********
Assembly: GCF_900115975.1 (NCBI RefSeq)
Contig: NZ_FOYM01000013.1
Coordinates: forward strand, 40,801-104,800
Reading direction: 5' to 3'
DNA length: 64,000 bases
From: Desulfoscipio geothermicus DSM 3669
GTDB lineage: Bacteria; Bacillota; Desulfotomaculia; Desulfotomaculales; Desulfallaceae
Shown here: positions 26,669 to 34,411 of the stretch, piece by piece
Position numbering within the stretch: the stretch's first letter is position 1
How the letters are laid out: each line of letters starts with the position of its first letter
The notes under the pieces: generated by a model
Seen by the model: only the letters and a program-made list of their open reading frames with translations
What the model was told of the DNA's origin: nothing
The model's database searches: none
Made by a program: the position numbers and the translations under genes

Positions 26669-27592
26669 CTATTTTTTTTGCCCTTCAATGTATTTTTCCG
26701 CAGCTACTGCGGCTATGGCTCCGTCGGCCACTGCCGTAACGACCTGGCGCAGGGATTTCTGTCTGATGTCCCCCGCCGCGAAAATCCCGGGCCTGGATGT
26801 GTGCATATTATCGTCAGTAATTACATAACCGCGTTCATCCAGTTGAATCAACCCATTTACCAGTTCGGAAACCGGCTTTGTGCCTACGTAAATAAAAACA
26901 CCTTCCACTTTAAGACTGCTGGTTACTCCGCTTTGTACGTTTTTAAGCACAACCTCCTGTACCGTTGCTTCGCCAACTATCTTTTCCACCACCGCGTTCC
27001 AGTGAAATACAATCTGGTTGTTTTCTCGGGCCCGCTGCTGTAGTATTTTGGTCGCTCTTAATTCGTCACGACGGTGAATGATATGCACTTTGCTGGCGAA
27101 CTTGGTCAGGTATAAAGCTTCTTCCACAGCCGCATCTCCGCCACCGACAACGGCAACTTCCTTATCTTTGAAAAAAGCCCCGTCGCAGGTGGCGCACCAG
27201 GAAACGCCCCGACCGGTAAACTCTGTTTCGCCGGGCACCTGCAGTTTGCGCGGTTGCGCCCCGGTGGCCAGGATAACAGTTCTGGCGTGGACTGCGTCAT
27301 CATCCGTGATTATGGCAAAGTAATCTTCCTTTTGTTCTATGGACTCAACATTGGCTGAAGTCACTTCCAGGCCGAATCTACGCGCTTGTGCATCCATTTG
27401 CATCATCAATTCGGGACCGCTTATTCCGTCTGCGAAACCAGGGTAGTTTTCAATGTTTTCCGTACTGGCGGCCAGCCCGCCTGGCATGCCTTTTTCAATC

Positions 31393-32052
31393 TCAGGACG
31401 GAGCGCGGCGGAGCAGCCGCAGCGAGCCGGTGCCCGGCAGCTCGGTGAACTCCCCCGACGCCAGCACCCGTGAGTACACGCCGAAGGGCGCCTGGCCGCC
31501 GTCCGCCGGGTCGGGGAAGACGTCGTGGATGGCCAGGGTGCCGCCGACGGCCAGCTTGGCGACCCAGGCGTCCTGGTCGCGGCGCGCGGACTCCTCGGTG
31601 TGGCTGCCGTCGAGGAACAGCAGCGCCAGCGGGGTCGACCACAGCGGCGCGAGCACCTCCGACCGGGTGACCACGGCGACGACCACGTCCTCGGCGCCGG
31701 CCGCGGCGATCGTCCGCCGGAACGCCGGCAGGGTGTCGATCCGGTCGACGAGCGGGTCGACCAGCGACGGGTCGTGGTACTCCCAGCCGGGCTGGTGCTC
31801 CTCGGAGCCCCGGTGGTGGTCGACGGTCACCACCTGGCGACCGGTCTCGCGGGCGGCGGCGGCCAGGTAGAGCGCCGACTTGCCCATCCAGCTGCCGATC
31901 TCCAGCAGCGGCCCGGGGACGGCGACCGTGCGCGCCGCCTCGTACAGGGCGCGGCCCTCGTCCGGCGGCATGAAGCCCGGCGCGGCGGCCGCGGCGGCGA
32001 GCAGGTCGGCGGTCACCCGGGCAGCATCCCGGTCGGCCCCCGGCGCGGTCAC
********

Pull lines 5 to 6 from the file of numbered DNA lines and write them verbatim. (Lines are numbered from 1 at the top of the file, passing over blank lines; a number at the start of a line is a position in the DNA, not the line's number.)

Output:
DNA length: 64,000 bases
From: Desulfoscipio geothermicus DSM 3669